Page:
The most hotly anticipated and widely enjoyed sporting event in the world has a dark side.
For several years, British organizations have recorded a rise in reports of domestic violence after England's World Cup matches.
In anticipation of this year's tournament, several local police organizations and domestic violence organizations have published warnings and resources for both the abused and potential abusers. Campaigns like "Give Domestic Abuse the Red Card" and "Operation Ribbon" are not only providing support to potential victims, but are warning potential abusers and empowering others to spread awareness and report suspicious behavior.
"The World Cup, as with other major sporting events, is often associated with an increase in incidents of domestic abuse because of factors such as increased alcohol consumption and an increase in tension," Cleveland Police Specialist Crime Superintendent Anne-Marie Salwey said in a release touting this year's deployment of the "Give Domestic Abuse the Red Card" campaign.
What the numbers say
In general, studies looking at past World Cups, as well as several other significant European soccer tournaments, show an increase in domestic violence reports after such events. Conclusions as to why, and under what specific circumstances these incidents spike, is varied. One study that focused on the 2010 World Cup showed domestic violence reports spiked only when the English team won or lost -- not when the match ended in a draw. A 2015 study using local English soccer teams concluded domestic violence reports only rose when expectations for a match outcome were high -- either because of the teams playing, the place in which they were played, or the significance of the match.
Regardless of the reason, the link is there. A 2013 Lancaster University study of the 2002, 2006 and 2010 World Cups showed domestic abuse reports rose 26 percent when the English team won, and 38% when the English team lost.
Not solely an English problem
It is unlikely the trend of domestic abuse in relation to World Cup games is a solely British problem, that's just where the most prominent research and reaction has occurred. The reasons typically provided for the uptick in abuse reports -- intoxication, disappointment, adrenaline, an investment in the outcome -- are not particular to England, and the link between sports and domestic abuse has been explored internationally.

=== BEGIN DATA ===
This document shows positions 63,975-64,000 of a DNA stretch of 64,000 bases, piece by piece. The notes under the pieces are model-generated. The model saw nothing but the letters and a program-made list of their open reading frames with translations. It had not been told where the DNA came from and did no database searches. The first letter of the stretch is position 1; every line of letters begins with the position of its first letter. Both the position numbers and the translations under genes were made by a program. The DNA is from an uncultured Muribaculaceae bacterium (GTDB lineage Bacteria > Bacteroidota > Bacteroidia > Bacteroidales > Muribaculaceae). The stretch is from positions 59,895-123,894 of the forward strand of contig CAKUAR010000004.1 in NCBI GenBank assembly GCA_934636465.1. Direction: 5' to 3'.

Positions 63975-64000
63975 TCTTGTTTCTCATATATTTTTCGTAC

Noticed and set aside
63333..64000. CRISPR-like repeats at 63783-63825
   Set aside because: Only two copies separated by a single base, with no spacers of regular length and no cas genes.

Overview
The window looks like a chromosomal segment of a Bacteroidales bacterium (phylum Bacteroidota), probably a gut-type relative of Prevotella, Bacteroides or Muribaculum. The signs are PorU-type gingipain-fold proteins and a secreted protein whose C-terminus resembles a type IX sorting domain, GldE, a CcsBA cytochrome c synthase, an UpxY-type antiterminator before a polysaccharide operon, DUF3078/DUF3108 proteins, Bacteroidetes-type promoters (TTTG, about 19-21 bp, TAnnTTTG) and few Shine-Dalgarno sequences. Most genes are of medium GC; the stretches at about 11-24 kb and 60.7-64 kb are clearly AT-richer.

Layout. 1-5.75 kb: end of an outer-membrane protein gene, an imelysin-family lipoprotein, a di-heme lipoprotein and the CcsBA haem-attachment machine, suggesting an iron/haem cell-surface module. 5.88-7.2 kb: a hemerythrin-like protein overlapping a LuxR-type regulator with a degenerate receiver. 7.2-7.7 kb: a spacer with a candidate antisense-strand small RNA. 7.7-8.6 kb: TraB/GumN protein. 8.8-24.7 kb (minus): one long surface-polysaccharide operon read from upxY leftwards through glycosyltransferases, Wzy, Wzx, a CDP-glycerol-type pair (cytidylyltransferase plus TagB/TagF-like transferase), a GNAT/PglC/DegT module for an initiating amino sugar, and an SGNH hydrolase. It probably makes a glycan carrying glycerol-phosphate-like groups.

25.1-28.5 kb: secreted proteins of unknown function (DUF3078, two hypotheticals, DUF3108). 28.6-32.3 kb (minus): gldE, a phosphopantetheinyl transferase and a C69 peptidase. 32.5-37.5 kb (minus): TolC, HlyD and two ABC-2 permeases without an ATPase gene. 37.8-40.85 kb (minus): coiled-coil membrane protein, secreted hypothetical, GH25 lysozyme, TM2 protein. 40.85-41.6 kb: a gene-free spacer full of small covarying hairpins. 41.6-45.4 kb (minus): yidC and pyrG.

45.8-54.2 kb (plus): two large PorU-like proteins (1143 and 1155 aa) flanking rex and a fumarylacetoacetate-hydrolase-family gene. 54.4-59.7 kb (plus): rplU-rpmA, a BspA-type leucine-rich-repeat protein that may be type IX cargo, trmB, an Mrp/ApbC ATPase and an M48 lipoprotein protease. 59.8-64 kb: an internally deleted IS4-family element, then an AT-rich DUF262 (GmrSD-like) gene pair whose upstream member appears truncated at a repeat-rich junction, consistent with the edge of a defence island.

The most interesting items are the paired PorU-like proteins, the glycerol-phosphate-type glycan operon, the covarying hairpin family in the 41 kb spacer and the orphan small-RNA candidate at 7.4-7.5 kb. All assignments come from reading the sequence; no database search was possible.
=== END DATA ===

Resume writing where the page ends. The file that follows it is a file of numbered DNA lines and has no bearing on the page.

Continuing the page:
Other World Cup countries, like Colombia and Mexico, are battling high rates of violence against women in general, though specific research regarding domestic violence trends and sporting events is scant. In 2017, World Cup host country Russia passed a law reducing the punishment for domestic battery, and in the ensuing months, domestic violence incidents reportedly surged.
What the UK is doing about it
As they have in years past; police, politicians and domestic violence organizations around the UK are banding together in full force to combat the worrying trend. Local police departments have pledged to increase what the Cleveland Police call "an additional leel of response to domestic abuse incidents." This includes the use of a dedicated response car for domestic abuse. Organizations like the Southern Domestic Abuse Service in Hampshire say they will be beefing up their staffing during World Cup games.
"It's not just England fans," SDAS Chief executive Claire Lambon told the BBC. "We've reached out, for example, to the Polish community to promote our services."
The Local Government Association, which represents the voices of several local government around the UK, have voiced their support for a campaign called "Football United Against Domestic Violence," which is run by Women's Aid, a national charity network. Women's Aid chief executive Katie Ghose says the sport itself is not to blame, and in fact domestic violence stands in stark contrast to the unity and pride so widely expressed at an event like the World Cup.
"Categorically, football does not cause domestic abuse, the behaviour and actions of abusers who exert power and control over their victims cause domestic abuse," she told the LGA. "However, domestic abuse does not happen in a cultural vacuum. The sexist attitudes, chants and behaviour at football matches encourage an environment in which women are belittled and demeaned."
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